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Three Jerseys in One Year

By Jessi Pierce, 04/12/18, 11:15AM EDT


Catching up with Ryan Donato

Ryan Donato began the 2017-18 hockey season in a Harvard sweater. Heading in to his junior campaign he had his eyes set on the NCAA title banner, and a continuation of skill development.

By February the Crimson crest was replaced with the USA shield. The 22-year-old Donato not only made the 2018 U.S. Olympic Men’s team, he led Team USA with five goals and six points in the five games played in Pyeonchang.

His prowess continued to be evident when he returned to Cambridge.  With just 29 games under his belt for his third college season, Donato’s 26 goals and 43 points led the Harvard roster. When the Crimson failed to make the NCAA tournament he swapped sweaters once again, this time in favor of the Boston Bruins ‘B’.

Once again Donato, selected by Boston in the second-round (No. 56) in the 2014 NHL Entry Draft, made a splash. He has nine points (five goals, four assists) in 12 games played, including one goal and two assists in his NHL debut against the Columbus Blue Jackets on March 19.

Like a hockey carousal, each stop Donato has gotten off at he’s been successful.

“It’s been a whirlwind experience,” the rookie forward said. “I have had the opportunity to play for three different great teams.

“At Harvard it was an unbelievable season. Obviously I wish it could have gone better, but I was happy with the season and happy with the guys.

“The Olympics were great too. There’s not many words you can use to describe what it means being on the Olympic team, but it was unbelievable. I got the chance to meet some great players, guys like Gio (Brian Gionta) who are great veterans and who I can look up to.

“And now I’m here. It’s all happening very fast and the experience is unbelievable so far.”

In the Harvard sweater

It was easy to spot Donato’s scoring prowess from the get-go. His freshman year at Harvard he had 13 goals and 21 points. His sophomore year he improved upon that to register 21 goals and 40 points, along with finshing a plus-19. His most recent junior season was even better, with 26 goals and a plus-15.

Sweeter than his skills is the fact that Donato was able to compete at Harvard under his dad, Ted, and alongside his younger brother, Jack, a freshman.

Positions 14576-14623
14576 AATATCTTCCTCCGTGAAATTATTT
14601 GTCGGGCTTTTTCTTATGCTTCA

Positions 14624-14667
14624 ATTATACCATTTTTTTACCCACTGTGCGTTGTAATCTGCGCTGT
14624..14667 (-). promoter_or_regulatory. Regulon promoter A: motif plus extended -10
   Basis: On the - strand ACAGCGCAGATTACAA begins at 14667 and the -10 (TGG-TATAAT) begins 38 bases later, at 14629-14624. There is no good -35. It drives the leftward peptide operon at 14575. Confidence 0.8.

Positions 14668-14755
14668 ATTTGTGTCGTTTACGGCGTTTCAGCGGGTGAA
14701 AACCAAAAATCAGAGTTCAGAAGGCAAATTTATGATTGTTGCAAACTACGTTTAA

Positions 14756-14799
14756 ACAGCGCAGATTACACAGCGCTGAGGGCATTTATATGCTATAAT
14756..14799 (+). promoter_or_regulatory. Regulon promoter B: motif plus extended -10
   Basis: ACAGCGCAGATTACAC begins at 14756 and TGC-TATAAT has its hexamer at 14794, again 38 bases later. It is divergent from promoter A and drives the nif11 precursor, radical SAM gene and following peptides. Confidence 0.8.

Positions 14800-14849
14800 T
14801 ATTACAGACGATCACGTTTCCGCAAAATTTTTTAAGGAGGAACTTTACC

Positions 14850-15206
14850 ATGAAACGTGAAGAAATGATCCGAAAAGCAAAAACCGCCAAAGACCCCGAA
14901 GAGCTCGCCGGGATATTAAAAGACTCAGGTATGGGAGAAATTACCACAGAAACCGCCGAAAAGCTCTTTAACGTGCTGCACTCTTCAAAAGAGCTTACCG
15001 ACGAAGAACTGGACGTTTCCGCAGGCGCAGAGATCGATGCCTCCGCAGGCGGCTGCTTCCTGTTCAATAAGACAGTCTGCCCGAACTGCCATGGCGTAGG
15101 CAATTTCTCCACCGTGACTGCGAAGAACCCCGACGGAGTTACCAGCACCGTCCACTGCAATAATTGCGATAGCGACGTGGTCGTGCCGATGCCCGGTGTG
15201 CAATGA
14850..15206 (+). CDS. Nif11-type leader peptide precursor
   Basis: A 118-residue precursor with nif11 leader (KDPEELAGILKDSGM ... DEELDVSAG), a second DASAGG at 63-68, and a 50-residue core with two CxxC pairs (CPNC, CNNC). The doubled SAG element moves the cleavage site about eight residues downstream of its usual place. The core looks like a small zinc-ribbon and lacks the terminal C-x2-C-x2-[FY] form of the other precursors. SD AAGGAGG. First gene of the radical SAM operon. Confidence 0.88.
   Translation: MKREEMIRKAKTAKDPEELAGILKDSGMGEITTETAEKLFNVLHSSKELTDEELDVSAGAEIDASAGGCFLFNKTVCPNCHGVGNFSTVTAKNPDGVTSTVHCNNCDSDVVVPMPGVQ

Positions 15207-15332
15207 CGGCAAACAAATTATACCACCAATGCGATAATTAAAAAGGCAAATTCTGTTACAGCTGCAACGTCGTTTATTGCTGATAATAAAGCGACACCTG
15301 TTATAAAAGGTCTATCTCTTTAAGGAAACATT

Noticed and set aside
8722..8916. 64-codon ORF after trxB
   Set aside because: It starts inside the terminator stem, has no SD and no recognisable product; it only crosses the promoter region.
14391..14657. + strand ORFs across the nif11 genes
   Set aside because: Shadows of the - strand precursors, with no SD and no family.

“That was awesome to play there with him, and to have my dad there,” Donato said. “It was like a family party every game.”

Family remains important to Donato, who has quickly become a rising star. All three of his siblings—Jack, Nolan, a senior at Dexter School, and Maddie, a freshman at Scituate—and both of his parents were there for his first NHL game.

And success runs entirely in the family.

The eldest Donato child also supports his siblings in all of their endeavors. He still mentors Jack when asked. He applauds Nolan, who Ryan said, “is an unbelievable singer. He’s a very talented person.” And cheers youngest sister, Maddie, on in all of her sports which include soccer, lacrosse and tennis.

“No hockey for her. She’s got my mom sports,” Donato explains. “My mom was a DI soccer player, so (Maddie) wants to play soccer in college I think.”

In the Team USA sweater

“What can you say about playing in the Olympics, other than that it was unbelievable,” Donato said.

It wasn’t the first international experience for the forward. He collected four points (three goals, one assist) in seven games for a bronze-medal victory at the World Junior Championship in 2016.

Sure, that was special, but Donato said, it’s still nothing like an Olympic stage.

“It’s just an incredible feeling to represent the United States any time, but it really is extra special at the Olympics.”

In the Bruins sweater

Donato said he remembers watching the Bruins games nightly. Now he’s making an impact playing with them nightly.

“A team I grew up idolizing watching guys like Bergy (Patrice Bergeron) and (Zdeno) Chara, and a lot of these guys I kind of watched as a kid, now it’s kind of crazy to think I have the opportunity to play with them,” Donato said.

The outcomes weren’t what he wanted with Harvard and Team USA, but he hopes to see a change in results for the Bruins in their 2018 Stanley Cup Playoff run. Donato and the Bruins face the Toronto Maple Leafs in round one.

“I just want to be able to help the team any way I can,” said Donato.  “I’m sure there will be some nerves, because it’s the playoffs, but I’ve played on plenty of big stages. I’ve just got to stick to my game and do what I can to help this team.”

Like he has done—with every team—all season.